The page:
Fisher Law Corporation’s Frequently Asked Questions

The following are select subjects which are representative of the type of law we practice. Peruse the articles: If you don't find a subject that interests you, call us or e-mail us with your request.

Notice: The information contained in these articles is designed to provide accurate information in regard to the subject matters covered and is made available with the understanding that the information provided does not constitute the rendering of legal or professional services. All information is of a general nature, is specific to California law only, and is not intended to to replace professional or legal advice. Each person’s situation is unique and the information contained herein cannot be applied to any individual’s situation. If legal advise is required, the services of a professional should be sought.


What is an all-inclusive deed of trust? »

What is CERCLA? »

How does a condominium differ from a house? »

What are Covenants that run with the land? »

What is a deed in lieu of foreclosure? »

What are easements? »

What are Encroachments? »

How does escrow work? »

What is fire and flood insurance? »

How do foreclosures work? »

What are the different forms of doing business? »

What do trade terms mean? »

What are liquidated damages in real property contracts? »

What is a Lis Pendens? »

How do loan modifications work? »

What is a Mechanic’s Lien? »

How does a Multiple Listing Service work? »

What is an off-shore trust? »

How do real property taxes work? »

What is Procuring Cause? »

What is a Quitclaim Deed? »

What is RESPA? »

Who bears the risk of loss during escrow? »

What are second deeds of trust? »

What is the Statute of Frauds? »

What is Statute of Limitations on Debts Secured By a Mortgage? »

Does a buyer’s broker have a duty to inspect? »

What is The Parol Evidence Rule? »

What is Adverse Possession? »

 


Q. How do foreclosures work?

A. During the Great Depression, the legislature enacted a moratorium postponing foreclosure sales, extending the redemption periods, permitting the cure of defaults, and abolished or limited deficiency judgments. Part of this legislation was an emergency enactment and was effective only for a short period of time, but other parts became a permanent part of California law.

The intent of the legislation was to prevent a secured creditor from selling the real property at a foreclosure sale for an amount less than its fair market value and then seeking a personal judgment against the debtor/former owner for the unpaid balance of the debt.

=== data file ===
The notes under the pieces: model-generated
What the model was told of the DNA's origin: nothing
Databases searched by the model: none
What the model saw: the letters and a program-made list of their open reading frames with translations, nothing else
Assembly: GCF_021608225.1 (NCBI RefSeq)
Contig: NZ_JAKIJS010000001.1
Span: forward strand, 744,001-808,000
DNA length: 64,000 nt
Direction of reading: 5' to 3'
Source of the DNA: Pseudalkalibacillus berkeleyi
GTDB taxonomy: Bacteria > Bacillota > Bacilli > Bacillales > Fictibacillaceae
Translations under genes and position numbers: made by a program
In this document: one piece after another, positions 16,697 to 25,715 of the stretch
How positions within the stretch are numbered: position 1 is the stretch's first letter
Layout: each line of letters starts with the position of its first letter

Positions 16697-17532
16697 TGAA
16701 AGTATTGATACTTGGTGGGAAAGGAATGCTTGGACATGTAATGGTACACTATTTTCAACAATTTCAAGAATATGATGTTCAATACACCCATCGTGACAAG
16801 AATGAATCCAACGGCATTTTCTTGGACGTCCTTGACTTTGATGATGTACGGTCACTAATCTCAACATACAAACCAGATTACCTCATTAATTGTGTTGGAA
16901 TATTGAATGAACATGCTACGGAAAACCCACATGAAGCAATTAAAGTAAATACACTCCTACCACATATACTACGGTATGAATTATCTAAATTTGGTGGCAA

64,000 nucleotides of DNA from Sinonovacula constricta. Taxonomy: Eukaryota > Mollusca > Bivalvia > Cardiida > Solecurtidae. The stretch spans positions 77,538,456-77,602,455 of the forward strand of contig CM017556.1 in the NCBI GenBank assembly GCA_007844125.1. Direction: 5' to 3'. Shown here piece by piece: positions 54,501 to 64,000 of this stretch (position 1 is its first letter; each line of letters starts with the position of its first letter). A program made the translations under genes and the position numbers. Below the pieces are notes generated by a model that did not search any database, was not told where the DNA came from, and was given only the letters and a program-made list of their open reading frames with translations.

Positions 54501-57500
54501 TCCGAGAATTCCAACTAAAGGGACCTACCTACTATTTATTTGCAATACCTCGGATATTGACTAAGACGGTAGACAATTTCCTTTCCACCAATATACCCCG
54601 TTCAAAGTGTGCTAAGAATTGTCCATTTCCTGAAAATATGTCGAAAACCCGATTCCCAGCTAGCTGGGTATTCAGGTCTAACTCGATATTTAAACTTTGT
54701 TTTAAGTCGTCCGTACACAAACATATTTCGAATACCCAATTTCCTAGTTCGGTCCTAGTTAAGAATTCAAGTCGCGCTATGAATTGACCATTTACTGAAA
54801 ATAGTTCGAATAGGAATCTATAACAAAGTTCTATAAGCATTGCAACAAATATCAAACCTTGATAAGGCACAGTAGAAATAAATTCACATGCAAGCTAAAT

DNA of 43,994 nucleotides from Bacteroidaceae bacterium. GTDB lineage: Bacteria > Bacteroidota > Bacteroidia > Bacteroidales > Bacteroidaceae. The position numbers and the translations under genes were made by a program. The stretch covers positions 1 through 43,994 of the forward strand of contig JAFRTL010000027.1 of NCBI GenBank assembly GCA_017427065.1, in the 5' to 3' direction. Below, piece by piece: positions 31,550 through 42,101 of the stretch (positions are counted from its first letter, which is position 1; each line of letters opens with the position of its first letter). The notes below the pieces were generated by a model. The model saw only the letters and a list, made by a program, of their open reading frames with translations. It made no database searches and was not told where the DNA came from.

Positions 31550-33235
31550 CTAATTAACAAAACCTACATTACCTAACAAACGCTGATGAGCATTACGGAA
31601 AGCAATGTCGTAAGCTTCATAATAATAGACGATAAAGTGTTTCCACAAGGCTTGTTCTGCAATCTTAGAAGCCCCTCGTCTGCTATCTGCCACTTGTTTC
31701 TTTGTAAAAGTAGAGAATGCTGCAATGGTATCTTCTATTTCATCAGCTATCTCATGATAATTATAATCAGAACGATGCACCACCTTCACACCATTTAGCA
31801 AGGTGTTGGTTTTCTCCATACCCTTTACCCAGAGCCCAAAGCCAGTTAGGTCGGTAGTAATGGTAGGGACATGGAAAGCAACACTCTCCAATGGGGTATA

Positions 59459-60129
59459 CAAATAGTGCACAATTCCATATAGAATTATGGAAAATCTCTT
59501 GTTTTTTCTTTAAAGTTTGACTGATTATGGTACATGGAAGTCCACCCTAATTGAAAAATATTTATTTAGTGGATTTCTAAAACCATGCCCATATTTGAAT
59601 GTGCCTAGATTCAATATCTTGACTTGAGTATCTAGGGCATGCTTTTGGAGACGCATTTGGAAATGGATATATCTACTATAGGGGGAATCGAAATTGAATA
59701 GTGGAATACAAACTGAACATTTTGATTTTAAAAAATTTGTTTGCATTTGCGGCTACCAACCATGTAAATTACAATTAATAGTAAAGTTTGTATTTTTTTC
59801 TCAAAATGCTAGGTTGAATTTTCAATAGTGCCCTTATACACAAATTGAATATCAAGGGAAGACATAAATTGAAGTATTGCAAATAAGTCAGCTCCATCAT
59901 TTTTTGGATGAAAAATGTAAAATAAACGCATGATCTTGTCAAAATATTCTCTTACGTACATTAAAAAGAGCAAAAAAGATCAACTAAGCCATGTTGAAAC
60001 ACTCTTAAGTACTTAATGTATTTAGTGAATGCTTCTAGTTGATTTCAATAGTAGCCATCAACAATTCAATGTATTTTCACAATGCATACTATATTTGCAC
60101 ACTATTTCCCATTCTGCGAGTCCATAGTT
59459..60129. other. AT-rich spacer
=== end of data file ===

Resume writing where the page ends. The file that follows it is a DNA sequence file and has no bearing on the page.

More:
Code of Civil Procedure, Section 580b, states in pertinent part:

No deficiency judgment shall lie in any event after any sale of real property for failure of the purchaser to complete his contract of sale, or under a deed of trust, or mortgage, given to the vendor to secure payment of the balance of the purchase price of real property, or under a deed of trust, or mortgage, on a dwelling for not more than four families given to a lender to secure repayment of a loan which was in fact used to pay all or part of the purchase price of such dwelling occupied, entirely or in part, by the purchaser.

The characterization of a loan as purchase money or nonpurchase money is determined at the time the loan is made. The antideficiency limitations that prevent a party from recovering a deficiency judgment against a borrower when enforcing a purchase money deed of trust or mortgage apply only to the standard transaction. A transaction which does not serve the public policy objectives of the law is nonstandard, and the antideficiency laws do not apply.

There are two general types of standard transactions: a note and deed of trust which are executed by the buyer in favor of a seller for part of the purchase price of the property and secured by the property, and a note and deed of trust given to a third party lender, such as a bank, by the buyer for part of the purchase price of the property. In the second type of standard purchase money loan, the loan from the third party lender must be secured by residential property containing four or less units, and at least one of the units must be occupied by the borrower.

Lower interest rates has often created a floodgate of refinancings. By refinancing a purchase money loan, the borrower loses the antideficiency protections.

As stated above, the antideficiency protections extend only to standard purchase money loans. When a seller of real property subordinates his deed of trust to another loan, such as a construction loan, the application of the antideficiency laws no longer serves the policy objectives of the legislation. This is because the buyer has changed the intended use of the property and the law protects the seller from the risk of change in value.

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—George Washington